Former Swedish teen-pop singer Robyn was undoubtedly the most buzzed about set during Day 1, churning out a solid block of shimmery, pure pop dance numbers. The relentlessly energetic singer split her moves somewhere between disco and ‘80s aerobics, dancing as much as she sang through numbers like “Cry When You Get Older” and “Dancing On My Own.” The retro-flavored sheer pop exuberance was a welcome change of pace from some of the screeching overdrive so common of the late-afternoon performers. While Robyn kept feet moving, as the heat crept past 90 some of the crowd’s attention waned mid-set; it was easiest to get distracted during the songs where the bulk of Robyn’s were samples and loops. Still, her dance-party performance that wrapped up with “Don’t Fucking Tell Me What To Do” was a hands-down winner and one of the hard-to-beat highlights of the day. - K.B.

While others absorbed all the music the A and C stages had to offer, we also checked out Stage B, usually not active on Friday and this year used as a comedy stage. Most of the crowd was seated, laughing politely, but some seeming to use the stage as an excuse to sit in the shade and take a breather, waiting for the headliners.

Chicago-raised standup comedian, Hannibal Buress may have left the Windy City to write for SNL, but returned to open the comedy set for the festival’s first-ever comedy stage. Buress’ routine of topical humor seemed sharpened perfectly for the Pitchfork audience, riffing on everything from handlebar moustaches to getting the boot from the DOR. The decidedly non-family-friendly routine got some especially big laughs when Buress poked fun a gangster culture, Lil’ Wayne and his reasons for incorporating alternate realities into his routine. Echo from the Liars’ set on the main stage cut in to Buress’ jokes a few times, Buress’ mockingly taking it as an insult. He pledged to start a feud with the dance-punk trio, conceding that it would also be “the most obscure beef ever.” - K.B.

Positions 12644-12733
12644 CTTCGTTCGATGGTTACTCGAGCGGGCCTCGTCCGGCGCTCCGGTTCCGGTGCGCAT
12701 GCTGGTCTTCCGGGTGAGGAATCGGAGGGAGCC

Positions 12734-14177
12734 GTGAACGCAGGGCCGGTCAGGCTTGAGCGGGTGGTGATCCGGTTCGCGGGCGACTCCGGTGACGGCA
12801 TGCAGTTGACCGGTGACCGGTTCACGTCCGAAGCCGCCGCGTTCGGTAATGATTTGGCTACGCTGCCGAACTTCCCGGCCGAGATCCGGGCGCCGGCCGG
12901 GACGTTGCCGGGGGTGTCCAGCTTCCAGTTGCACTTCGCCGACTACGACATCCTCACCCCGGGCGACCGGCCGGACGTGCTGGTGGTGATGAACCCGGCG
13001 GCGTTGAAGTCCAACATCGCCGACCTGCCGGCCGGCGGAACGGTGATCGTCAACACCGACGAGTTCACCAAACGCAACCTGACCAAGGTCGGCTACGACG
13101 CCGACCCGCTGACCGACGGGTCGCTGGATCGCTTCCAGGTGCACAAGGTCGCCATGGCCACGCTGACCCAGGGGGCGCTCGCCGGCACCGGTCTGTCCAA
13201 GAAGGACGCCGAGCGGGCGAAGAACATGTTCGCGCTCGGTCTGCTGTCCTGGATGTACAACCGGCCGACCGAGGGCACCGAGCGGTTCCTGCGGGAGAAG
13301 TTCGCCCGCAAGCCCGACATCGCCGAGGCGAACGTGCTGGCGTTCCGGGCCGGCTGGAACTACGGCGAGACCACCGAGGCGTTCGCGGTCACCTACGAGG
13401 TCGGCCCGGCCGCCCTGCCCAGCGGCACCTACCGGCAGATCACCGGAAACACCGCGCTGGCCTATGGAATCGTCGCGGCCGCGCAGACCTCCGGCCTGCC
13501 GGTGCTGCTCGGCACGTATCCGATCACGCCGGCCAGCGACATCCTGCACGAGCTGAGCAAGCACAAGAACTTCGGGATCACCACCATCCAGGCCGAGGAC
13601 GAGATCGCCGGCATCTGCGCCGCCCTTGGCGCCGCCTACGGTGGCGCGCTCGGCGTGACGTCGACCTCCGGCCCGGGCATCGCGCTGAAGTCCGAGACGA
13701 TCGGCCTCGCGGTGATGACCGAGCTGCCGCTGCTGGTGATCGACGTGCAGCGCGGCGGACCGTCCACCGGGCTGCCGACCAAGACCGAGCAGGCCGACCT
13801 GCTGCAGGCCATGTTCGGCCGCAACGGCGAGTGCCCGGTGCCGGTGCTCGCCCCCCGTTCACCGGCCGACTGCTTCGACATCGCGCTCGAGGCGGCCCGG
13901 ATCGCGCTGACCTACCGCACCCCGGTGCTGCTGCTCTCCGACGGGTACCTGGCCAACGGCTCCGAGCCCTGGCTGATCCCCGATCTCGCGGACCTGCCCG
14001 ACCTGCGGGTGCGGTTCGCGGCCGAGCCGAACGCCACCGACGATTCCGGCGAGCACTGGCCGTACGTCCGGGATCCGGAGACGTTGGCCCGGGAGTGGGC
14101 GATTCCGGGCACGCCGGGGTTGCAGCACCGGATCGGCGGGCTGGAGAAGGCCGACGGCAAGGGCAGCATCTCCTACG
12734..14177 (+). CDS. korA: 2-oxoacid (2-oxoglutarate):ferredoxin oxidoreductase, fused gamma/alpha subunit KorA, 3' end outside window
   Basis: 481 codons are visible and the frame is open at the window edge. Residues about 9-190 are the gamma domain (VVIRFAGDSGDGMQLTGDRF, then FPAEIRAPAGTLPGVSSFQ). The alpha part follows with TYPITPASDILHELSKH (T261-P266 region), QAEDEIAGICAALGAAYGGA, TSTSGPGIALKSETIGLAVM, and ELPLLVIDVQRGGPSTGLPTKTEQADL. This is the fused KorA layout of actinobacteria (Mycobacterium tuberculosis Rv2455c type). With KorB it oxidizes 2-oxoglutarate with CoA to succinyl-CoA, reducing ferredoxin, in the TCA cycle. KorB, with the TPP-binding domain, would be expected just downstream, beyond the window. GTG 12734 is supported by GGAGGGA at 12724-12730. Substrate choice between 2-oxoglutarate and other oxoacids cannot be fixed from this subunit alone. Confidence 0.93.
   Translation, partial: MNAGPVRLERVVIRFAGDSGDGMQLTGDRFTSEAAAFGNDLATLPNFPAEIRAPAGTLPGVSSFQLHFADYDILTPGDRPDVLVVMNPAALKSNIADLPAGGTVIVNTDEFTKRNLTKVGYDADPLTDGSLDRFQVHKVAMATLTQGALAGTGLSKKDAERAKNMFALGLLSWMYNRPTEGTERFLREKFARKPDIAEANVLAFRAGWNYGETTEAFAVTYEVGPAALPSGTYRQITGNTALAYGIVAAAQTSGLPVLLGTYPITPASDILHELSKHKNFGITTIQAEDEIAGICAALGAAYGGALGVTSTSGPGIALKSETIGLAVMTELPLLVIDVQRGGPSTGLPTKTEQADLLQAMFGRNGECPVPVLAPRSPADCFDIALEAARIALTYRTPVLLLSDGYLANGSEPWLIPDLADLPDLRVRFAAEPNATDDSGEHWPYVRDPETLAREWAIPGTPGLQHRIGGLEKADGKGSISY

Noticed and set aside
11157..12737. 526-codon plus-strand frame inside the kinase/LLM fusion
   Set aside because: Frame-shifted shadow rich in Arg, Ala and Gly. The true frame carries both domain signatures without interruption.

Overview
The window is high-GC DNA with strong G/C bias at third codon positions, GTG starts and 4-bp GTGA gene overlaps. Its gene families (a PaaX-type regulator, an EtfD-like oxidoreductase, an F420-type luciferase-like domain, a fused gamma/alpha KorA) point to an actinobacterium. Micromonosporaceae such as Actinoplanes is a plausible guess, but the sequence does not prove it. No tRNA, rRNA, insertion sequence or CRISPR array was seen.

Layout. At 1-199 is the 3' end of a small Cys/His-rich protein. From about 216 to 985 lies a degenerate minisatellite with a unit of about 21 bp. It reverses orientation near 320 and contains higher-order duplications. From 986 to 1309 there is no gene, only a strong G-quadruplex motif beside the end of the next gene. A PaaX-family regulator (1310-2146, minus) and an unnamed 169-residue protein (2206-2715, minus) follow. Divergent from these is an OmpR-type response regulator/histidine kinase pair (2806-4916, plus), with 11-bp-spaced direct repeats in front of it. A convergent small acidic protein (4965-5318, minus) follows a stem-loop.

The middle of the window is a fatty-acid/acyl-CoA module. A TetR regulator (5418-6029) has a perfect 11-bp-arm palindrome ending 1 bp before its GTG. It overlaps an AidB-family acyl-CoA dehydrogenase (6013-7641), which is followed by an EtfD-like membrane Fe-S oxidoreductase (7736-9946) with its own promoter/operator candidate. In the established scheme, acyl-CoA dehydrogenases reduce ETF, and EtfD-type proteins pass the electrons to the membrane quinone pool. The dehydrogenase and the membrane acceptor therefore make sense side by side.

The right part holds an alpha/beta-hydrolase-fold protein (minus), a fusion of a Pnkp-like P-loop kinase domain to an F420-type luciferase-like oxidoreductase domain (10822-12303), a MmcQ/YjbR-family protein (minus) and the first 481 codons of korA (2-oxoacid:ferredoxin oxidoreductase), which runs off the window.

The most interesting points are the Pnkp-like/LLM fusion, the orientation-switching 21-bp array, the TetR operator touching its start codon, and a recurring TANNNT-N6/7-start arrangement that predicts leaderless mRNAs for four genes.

Not as solid, though, was Michael Showalter (The State, Stella). Hoping for something a bit left-of-center, like those aforementioned credits, what we got instead was an uncomfortable, disjointed mess of a set. It wasn't completely Showalter's fault. The bleed through from the other stages, which has always been an issue, was almost overwhelming compared to the single speaking voice. Strains of the final songs of Robyn's set disrupted Showalter's train of thought, an unfortunate distraction for a set that had already gone off the rails after a strange, half-hearted attempt to DJ with an on-stage laptop and a few meandering stories.

Eugene Mirman likewise battled the volume of Broken Social Scene but played it off, comparing it to "a rock-and-roll spaceship landing." Mirman's set was more of what we expected. Whether it was a story about a 12-year-old boy with Aspergers who Mirman accepted as his God or his own suggestions for Internet banner ads, Mirman kept his wits about him and delivered a solid set of comedy. Overall, though, the organizers will probably want to rethink the comedy stage set-up. It's not a bad idea, exactly; it certainly provides a nice alternative and a chance to catch your breath out of the heat. But with even louder, full bands having issues with sound bleed from the bigger stages across the way, they may want to rethink the timing (it might have gone over better had the comedians performed opposite the quieter openers) or the location of the comedy stage (though where it could go that wouldn't experience sound bleed is beyond us). - M.G.

Broken Social Scene fought through technical difficulties with the sound system to deliver a cacophonous set that was solid if not thrilling. There were still moments of genuine emotional magic but since the band got off on the wrong foot they never seemed to recover and forge full steam ahead. Modest Mouse capped off the evening and occupied the closest thing to an "oldies" slot of the day. Isaac Brock is one of those fellows that wrote deeply engaging epics up until he realized that he could also throw off twisty pop songs that would sell. We're happy he's no longer so angst ridden but the show came off feeling slightly superficial for a band that has sounded so honest and grounded in the past. - Tankboy

And with that we closed the books on Day One of the 2010 Pitchfork Music Fest. Day Two gets underway shortly with Free Energy and goes for a long stretch of hot, messy fun until LCD Soundsystem brings the show to a close so what are you waiting for? Get hydrating and get festing.